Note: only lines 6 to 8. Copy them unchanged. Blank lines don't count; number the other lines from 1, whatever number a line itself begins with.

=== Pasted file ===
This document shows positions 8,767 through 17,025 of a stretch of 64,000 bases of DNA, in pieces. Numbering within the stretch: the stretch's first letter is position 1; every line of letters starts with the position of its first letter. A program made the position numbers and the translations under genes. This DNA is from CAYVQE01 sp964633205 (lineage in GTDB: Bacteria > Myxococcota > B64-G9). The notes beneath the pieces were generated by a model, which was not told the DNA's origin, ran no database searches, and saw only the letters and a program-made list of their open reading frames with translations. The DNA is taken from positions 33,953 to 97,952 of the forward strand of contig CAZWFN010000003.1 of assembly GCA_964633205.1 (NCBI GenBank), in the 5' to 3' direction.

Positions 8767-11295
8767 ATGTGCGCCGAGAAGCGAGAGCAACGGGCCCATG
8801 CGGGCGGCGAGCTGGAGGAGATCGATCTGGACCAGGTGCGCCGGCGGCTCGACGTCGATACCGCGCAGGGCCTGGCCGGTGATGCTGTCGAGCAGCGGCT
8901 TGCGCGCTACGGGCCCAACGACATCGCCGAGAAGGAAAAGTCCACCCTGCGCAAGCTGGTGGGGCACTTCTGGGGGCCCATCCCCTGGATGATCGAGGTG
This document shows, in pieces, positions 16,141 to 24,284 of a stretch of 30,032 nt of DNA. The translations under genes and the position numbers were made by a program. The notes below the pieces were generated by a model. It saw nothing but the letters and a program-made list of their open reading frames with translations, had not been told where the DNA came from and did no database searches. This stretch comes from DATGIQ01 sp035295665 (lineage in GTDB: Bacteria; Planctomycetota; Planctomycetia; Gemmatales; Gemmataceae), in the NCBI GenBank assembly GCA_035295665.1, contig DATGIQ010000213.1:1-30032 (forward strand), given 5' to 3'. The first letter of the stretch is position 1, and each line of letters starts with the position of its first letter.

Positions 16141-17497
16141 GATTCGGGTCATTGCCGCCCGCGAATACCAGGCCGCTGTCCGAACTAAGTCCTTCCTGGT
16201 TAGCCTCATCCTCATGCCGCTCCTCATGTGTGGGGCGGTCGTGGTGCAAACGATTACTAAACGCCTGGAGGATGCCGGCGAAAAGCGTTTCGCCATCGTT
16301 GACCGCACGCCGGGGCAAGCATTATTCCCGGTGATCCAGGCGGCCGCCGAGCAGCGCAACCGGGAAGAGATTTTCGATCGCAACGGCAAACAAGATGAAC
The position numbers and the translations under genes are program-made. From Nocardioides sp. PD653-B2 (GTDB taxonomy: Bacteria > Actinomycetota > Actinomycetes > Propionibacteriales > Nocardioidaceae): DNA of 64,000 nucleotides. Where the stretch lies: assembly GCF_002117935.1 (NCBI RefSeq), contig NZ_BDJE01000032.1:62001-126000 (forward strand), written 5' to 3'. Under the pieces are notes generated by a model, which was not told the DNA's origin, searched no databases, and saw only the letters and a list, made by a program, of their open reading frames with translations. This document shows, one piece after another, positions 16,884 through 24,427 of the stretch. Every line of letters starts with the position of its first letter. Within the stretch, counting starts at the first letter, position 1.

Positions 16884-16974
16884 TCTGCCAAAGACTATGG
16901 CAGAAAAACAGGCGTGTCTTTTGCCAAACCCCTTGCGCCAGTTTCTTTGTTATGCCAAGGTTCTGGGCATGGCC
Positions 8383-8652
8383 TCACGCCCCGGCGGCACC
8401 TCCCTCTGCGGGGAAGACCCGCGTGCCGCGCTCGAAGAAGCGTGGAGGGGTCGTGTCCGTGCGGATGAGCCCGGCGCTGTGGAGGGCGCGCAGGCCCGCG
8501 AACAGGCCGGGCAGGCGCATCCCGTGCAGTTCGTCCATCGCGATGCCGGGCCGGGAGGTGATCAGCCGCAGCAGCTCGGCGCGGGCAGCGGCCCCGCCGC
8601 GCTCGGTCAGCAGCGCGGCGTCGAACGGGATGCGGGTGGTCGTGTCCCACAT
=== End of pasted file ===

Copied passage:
This document shows, in pieces, positions 16,141 to 24,284 of a stretch of 30,032 nt of DNA. The translations under genes and the position numbers were made by a program. The notes below the pieces were generated by a model. It saw nothing but the letters and a program-made list of their open reading frames with translations, had not been told where the DNA came from and did no database searches. This stretch comes from DATGIQ01 sp035295665 (lineage in GTDB: Bacteria; Planctomycetota; Planctomycetia; Gemmatales; Gemmataceae), in the NCBI GenBank assembly GCA_035295665.1, contig DATGIQ010000213.1:1-30032 (forward strand), given 5' to 3'. The first letter of the stretch is position 1, and each line of letters starts with the position of its first letter.

Positions 16141-17497
16141 GATTCGGGTCATTGCCGCCCGCGAATACCAGGCCGCTGTCCGAACTAAGTCCTTCCTGGT